How do you fight the $13 billion big tobacco companies spend each year to promote their addictive product? [The ethics of spending billions to promote a known cancer-causing agent is an issue for another time] Well, if you live in sunny California you take the same approach to this problem as you do to most others: you throw money at it.
California spent $1.8 billion combating smoking over a 15-year period. Sure, it's a drop in the bucket compared to big tobacco's spending. But, the payoff was impressive. A study conducted by the University of California San Francisco Center for Tobacco Control Research and Education showed California got a hefty return on their money.
The group estimates California saved $86 billion over the 15-year effort. That's close to a 50-fold return on their money. In today's market that's quit a trick. The savings are based on the reduction in costs to provide health care for smoking related disease.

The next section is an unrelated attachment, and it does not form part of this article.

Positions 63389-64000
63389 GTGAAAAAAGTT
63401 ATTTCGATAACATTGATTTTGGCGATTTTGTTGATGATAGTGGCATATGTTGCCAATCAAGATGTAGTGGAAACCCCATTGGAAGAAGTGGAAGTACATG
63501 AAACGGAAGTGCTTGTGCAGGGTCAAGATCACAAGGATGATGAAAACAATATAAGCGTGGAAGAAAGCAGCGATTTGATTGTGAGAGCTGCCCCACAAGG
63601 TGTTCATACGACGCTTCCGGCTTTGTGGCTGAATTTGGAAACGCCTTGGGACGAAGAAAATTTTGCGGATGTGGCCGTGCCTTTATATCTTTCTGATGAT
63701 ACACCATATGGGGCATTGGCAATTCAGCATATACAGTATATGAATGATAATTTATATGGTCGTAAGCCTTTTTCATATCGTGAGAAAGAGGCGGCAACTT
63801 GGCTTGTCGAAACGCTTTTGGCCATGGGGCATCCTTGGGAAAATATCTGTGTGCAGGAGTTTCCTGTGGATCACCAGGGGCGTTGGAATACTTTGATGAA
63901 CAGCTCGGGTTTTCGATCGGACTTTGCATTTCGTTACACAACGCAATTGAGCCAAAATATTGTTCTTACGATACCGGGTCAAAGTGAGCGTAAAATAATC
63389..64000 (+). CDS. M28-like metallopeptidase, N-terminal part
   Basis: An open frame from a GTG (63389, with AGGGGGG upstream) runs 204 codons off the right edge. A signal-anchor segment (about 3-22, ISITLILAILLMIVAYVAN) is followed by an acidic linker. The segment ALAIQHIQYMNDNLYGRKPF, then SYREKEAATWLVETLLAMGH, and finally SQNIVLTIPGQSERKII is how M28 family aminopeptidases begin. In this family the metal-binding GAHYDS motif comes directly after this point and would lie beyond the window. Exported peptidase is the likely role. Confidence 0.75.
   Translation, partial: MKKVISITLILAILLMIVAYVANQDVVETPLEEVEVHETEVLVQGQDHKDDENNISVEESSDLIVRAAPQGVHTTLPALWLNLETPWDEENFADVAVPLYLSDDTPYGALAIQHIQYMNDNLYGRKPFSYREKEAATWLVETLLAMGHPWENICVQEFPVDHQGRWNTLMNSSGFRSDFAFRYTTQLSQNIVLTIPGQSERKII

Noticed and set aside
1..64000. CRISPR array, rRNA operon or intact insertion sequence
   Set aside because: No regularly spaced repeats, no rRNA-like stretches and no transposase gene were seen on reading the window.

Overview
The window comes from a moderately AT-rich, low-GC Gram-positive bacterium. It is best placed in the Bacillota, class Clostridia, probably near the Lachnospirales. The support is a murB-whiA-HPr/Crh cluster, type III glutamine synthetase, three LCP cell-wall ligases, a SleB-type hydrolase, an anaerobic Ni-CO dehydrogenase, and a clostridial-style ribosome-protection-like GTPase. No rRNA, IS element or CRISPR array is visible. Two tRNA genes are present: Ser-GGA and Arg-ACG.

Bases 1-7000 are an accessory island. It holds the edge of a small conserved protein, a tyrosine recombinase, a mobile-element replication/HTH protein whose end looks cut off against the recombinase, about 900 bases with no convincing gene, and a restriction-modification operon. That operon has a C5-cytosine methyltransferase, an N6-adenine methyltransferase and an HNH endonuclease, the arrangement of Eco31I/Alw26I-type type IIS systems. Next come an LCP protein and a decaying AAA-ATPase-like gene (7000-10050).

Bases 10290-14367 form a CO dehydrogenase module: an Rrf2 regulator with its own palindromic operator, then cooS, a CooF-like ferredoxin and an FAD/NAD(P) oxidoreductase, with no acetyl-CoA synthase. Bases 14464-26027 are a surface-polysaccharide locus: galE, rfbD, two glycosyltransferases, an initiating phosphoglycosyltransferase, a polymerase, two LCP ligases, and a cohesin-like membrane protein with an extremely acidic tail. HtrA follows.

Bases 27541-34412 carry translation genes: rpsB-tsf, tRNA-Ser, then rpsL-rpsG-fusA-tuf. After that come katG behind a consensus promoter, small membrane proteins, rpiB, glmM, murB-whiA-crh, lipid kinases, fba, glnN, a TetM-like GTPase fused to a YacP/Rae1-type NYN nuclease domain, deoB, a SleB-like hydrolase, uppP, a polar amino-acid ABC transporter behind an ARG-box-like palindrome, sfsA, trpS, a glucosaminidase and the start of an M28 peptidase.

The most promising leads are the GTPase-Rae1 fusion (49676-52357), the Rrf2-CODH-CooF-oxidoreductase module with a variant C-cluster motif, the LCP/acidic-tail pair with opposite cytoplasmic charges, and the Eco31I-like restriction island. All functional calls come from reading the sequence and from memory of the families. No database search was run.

The fascinating aspect of California's initiative is that it focused on adults - most programs typically focus on teens, in an effort to prevent them from becoming first-time smokers. California pursued an aggressive media campaign aimed at encouraging adults to quit smoking. They combined their media blitz with public policy directives aimed at creating smoke-free environments.
So, that money California threw at the tobacco problem? Bull's eye!